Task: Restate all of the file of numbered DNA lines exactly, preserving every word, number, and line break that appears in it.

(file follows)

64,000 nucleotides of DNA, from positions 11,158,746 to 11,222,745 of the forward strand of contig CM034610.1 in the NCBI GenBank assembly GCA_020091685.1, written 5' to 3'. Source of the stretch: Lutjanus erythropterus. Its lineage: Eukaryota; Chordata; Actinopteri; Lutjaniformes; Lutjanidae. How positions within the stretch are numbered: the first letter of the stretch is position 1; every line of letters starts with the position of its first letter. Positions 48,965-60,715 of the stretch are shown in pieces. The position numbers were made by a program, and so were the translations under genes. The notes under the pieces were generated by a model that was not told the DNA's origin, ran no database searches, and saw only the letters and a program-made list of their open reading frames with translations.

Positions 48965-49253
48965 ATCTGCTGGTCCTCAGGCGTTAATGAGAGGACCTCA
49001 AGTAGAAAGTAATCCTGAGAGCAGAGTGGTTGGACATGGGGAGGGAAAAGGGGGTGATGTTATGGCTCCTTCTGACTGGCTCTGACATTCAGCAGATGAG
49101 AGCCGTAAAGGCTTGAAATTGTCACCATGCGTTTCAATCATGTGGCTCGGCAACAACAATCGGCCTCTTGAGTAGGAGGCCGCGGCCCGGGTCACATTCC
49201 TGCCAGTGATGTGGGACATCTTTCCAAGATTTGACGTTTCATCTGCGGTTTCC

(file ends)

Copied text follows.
64,000 nucleotides of DNA, from positions 11,158,746 to 11,222,745 of the forward strand of contig CM034610.1 in the NCBI GenBank assembly GCA_020091685.1, written 5' to 3'. Source of the stretch: Lutjanus erythropterus. Its lineage: Eukaryota; Chordata; Actinopteri; Lutjaniformes; Lutjanidae. How positions within the stretch are numbered: the first letter of the stretch is position 1; every line of letters starts with the position of its first letter. Positions 48,965-60,715 of the stretch are shown in pieces. The position numbers were made by a program, and so were the translations under genes. The notes under the pieces were generated by a model that was not told the DNA's origin, ran no database searches, and saw only the letters and a program-made list of their open reading frames with translations.

Positions 48965-49253
48965 ATCTGCTGGTCCTCAGGCGTTAATGAGAGGACCTCA
49001 AGTAGAAAGTAATCCTGAGAGCAGAGTGGTTGGACATGGGGAGGGAAAAGGGGGTGATGTTATGGCTCCTTCTGACTGGCTCTGACATTCAGCAGATGAG
49101 AGCCGTAAAGGCTTGAAATTGTCACCATGCGTTTCAATCATGTGGCTCGGCAACAACAATCGGCCTCTTGAGTAGGAGGCCGCGGCCCGGGTCACATTCC
49201 TGCCAGTGATGTGGGACATCTTTCCAAGATTTGACGTTTCATCTGCGGTTTCC